A short article by John O’Reilly & Monica Kostas, celebrating five years of Recomposition.
We turned 5! We’ve been working hard to look good for our birthday, so we’re launching a new site that looks all caught up with the times!
There’s still a lot of work to be done but we couldn’t wait to share and celebrate with all of you, our readers, contributors, and our own fellow editors.
Below you’ll find a piece written by John O’Reilly, and Monica Kostas that looks back on the past 5 years, and looks forward to another great 5 years for Recomposition.
Check it out!
On Recomp’s 5th
by John O’Reilly & Monica Kostas
Writing down a customer’s order in shorthand for the line cook, reading a manual for a new piece of equipment, speaking in front of a class full of students hoping that they’ll at least nod in understanding. We experience these moments at work, and when we get home we shorthand notes to our brain in the shower, while we cook, or over a beer, and we digest in small ways all the things we felt that day–all the interactions we had with customers, coworkers, and bosses. But what happens when we take a moment to dig deep into those daily experiences and try to extract lessons from them? It’s not that words alone can change the world, but the people who have those words can do mighty things.
Those of us involved in Recomposition believe that it’s worth taking the words of working people seriously. It’s quite a simple idea and we’re hardly the first to attempt to do it, but it’s an important one. Through our stories, we hope to encourage you to write your own. Write about real life. Write about the bone-numbing sensation that pervades your hands after a shift in the dish pit. Write about your boss’s eyes as he looks through you like you were just a ghost. Write about dreams where your family eats dinner in your house together, content to be with each other for once. Write about holding a patient’s hand while she dies, alone. Write about the fear and pride and gut-wrenching excitement of confronting your manager, the words stumbling out of you like drunks in search of a place to sleep, refusing to serve one more goddamn customer until your friend gets her job back. Write about your co-workers having your back while the serving line gets longer. Eyes wide but feet firm. Write about how others can do the same thing at their workplace and how you did it at yours. Write about what life is like under capitalism and what we can do about it.
We hope that this project serves as a time capsule. One day, far from now, when we sit with great-grandchildren and try to explain to them what life was like in that distant time and society that we came from, we can point them here. We can tell them that these are the voices of those who worked, or were fired, or were rehired, or were broke, or were just making it, but stayed up nights triple-checking the checkbook to make sure that everything balanced. Here was a place where we talked about what it meant to be a worker, in all its broadness and depth. We talked about our movement, about what it could be and what it is, how it falls so short of its aims and how it surprises us with its creativity. The cast was rich with characters. Aloof bosses, manipulative supervisors, nosy managers. Hedging bureaucrats, suspicious officials, brutal cops. Nervous coworkers, supportive friends, dedicated comrades. We may never have the chance to talk about this society to those who’ve never seen it, but hopefully the stories of those who built the new world will remain.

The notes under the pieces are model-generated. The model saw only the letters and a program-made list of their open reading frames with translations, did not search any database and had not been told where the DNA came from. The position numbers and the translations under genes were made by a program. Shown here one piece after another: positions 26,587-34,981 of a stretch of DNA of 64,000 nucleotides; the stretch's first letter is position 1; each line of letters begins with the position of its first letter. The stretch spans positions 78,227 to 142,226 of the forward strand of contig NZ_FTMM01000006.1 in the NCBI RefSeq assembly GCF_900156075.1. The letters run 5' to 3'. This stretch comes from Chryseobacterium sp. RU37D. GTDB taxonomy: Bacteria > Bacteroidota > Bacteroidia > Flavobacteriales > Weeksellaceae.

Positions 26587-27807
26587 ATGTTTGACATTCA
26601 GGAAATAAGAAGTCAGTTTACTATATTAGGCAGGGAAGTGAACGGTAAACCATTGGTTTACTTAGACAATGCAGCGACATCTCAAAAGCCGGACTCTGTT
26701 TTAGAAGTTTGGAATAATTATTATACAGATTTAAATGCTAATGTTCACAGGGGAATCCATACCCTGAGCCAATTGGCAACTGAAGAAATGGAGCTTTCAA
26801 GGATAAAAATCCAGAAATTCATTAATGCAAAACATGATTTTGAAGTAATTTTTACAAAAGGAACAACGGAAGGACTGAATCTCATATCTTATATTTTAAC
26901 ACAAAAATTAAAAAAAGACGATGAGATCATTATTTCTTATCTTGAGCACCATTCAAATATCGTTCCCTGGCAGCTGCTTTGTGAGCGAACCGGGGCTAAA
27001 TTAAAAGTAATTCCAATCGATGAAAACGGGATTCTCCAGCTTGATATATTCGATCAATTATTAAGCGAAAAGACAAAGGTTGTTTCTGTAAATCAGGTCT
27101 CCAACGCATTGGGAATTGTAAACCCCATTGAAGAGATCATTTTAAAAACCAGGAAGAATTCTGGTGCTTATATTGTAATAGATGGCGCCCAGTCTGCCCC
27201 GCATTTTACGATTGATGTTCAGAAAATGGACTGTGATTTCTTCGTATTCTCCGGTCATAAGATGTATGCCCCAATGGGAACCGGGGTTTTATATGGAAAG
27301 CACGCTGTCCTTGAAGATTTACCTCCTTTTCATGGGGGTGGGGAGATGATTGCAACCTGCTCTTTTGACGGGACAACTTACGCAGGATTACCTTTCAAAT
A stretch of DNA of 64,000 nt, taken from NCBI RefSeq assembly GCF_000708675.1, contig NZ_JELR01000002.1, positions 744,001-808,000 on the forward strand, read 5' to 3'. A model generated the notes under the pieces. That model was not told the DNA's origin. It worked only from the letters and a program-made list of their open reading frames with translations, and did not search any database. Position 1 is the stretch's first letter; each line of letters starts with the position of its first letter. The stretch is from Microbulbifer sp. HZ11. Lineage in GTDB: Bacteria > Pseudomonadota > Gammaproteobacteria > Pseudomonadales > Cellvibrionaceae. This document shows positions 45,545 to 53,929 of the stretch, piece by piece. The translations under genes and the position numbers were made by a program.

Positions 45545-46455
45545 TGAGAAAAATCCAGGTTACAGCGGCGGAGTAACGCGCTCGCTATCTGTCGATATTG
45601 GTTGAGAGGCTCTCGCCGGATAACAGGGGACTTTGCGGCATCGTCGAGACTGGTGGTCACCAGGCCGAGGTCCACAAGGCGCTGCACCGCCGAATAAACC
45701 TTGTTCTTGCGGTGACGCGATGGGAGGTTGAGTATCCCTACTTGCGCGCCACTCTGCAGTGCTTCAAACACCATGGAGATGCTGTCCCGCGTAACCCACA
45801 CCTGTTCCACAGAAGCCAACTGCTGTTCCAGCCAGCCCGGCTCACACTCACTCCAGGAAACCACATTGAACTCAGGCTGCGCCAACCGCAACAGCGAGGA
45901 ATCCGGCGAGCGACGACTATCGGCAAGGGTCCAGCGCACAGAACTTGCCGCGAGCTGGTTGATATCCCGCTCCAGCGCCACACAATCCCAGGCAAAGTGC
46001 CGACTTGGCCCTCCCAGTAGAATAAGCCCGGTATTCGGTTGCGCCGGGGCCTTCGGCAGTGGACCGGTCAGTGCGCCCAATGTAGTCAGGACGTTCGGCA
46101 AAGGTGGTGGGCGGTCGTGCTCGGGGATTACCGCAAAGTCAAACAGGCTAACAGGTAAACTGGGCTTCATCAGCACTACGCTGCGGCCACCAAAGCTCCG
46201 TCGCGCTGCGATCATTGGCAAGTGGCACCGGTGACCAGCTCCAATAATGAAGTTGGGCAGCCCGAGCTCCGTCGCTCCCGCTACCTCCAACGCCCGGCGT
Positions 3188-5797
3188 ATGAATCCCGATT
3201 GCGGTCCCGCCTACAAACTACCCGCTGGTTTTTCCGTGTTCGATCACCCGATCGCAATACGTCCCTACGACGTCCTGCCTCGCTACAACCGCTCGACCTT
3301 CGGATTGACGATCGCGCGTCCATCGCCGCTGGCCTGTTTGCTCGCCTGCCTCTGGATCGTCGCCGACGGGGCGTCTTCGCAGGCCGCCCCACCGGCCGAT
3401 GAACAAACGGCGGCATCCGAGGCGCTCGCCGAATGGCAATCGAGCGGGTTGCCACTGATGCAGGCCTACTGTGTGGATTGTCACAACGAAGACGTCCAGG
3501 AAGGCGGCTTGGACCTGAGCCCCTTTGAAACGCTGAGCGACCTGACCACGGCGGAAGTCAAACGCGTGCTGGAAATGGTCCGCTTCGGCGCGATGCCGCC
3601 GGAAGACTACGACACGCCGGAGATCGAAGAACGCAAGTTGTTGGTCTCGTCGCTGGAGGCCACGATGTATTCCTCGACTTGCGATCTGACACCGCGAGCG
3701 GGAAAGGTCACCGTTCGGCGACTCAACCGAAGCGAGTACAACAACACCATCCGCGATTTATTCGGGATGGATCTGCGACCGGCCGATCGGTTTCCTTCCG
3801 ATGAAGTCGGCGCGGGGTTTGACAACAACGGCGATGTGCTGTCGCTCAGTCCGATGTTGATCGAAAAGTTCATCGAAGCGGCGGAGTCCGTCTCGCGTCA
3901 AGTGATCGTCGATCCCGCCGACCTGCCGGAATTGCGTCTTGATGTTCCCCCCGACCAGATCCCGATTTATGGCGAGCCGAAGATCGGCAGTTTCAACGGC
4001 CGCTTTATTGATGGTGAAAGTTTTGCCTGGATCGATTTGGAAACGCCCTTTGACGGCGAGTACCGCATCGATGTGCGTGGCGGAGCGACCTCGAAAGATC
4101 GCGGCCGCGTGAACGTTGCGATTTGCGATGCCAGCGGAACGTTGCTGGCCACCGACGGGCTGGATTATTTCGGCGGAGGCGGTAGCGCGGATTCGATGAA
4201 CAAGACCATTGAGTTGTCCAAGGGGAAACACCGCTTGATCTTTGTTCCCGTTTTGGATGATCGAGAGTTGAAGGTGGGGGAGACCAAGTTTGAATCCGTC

As Recomposition celebrates its fifth birthday, we hope that we can keep churning out stories like Phineas Gage’s accounts of postal worker campaigns that gave us years worth of organizing lessons, Invisible Man’s chronicles of racism in a land that didn’t speak his language, Liberté’s story of working at Starbucks literally around the clock and -ironically- fighting to stay awake, or S. N. Nappalos’s heart wrenching anecdotes about being a nurse lost in hospital hallways fighting the haze of being severely overworked and deprived of basic human needs. These and several other contributions have shown us that we chose a hard path, but through their battles we’ve also been inspired to continue fighting for lives worth living.
Over the last 5 years, we’ve managed to post hundreds of these snippets of working life, and we can only hope that we continue to inspire people to write, and show that history is not just for academics, and professional writers, but for us. We weave the fabric of our lives with our everyday stories of fright, joy, desperation, and our lifetime stories of organizing struggles, of victories, and losses.
So write. Write about your life, about organizing, about your triumphs and dumb mistakes. Write about what we can do better and what we’re doing so well. Write if you love writing, and write if you’ve never written before. Especially, write then. Nobody else is going to do it for you and everyone at the party is waiting for you to say something. Your turn, fellow worker.
Originally posted: September 10, 2015 at Recomposition